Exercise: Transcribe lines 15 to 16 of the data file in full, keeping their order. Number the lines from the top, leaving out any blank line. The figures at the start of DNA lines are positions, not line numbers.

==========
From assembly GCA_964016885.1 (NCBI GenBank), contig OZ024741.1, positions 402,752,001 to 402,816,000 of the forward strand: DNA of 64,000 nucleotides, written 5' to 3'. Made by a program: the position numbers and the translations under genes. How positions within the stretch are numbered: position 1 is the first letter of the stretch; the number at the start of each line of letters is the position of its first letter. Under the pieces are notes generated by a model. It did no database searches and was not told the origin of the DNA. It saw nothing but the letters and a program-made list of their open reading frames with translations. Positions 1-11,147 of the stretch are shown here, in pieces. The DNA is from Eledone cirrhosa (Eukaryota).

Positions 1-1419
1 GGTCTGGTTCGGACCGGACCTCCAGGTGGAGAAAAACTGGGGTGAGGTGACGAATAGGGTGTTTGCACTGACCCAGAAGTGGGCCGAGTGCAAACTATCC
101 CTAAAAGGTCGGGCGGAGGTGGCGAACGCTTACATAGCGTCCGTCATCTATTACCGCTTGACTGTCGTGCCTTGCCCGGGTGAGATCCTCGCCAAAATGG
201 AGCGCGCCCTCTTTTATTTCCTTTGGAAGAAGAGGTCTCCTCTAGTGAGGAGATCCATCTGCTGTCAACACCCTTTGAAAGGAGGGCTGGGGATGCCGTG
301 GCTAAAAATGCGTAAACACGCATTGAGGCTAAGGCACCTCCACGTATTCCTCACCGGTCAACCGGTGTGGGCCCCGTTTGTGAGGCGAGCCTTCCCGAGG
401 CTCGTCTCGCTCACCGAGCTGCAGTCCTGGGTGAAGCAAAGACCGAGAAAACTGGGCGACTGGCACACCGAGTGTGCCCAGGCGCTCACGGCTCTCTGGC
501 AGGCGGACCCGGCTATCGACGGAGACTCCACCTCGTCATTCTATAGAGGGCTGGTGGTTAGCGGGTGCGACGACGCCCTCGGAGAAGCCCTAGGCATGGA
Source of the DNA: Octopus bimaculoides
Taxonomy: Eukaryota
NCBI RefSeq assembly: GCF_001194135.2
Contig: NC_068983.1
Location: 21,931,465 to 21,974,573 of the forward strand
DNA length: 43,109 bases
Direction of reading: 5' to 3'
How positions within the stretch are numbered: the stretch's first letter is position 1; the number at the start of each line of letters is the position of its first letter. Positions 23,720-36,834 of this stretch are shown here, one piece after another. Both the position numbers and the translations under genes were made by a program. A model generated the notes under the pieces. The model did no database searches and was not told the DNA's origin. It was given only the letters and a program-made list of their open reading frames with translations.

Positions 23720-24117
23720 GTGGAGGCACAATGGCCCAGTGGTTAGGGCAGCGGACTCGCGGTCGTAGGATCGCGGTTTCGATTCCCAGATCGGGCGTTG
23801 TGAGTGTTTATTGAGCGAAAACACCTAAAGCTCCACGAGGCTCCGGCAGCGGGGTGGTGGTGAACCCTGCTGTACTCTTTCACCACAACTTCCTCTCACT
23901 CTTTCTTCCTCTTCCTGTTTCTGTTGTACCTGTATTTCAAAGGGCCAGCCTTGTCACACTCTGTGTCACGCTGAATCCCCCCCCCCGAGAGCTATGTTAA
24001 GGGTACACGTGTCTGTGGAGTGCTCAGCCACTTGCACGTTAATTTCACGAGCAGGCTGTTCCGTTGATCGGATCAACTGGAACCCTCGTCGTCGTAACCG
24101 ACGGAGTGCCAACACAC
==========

Direction of reading: 5' to 3'
How positions within the stretch are numbered: the stretch's first letter is position 1; the number at the start of each line of letters is the position of its first letter. Positions 23,720-36,834 of this stretch are shown here, one piece after another. Both the position numbers and the translations under genes were made by a program. A model generated the notes under the pieces. The model did no database searches and was not told the DNA's origin. It was given only the letters and a program-made list of their open reading frames with translations.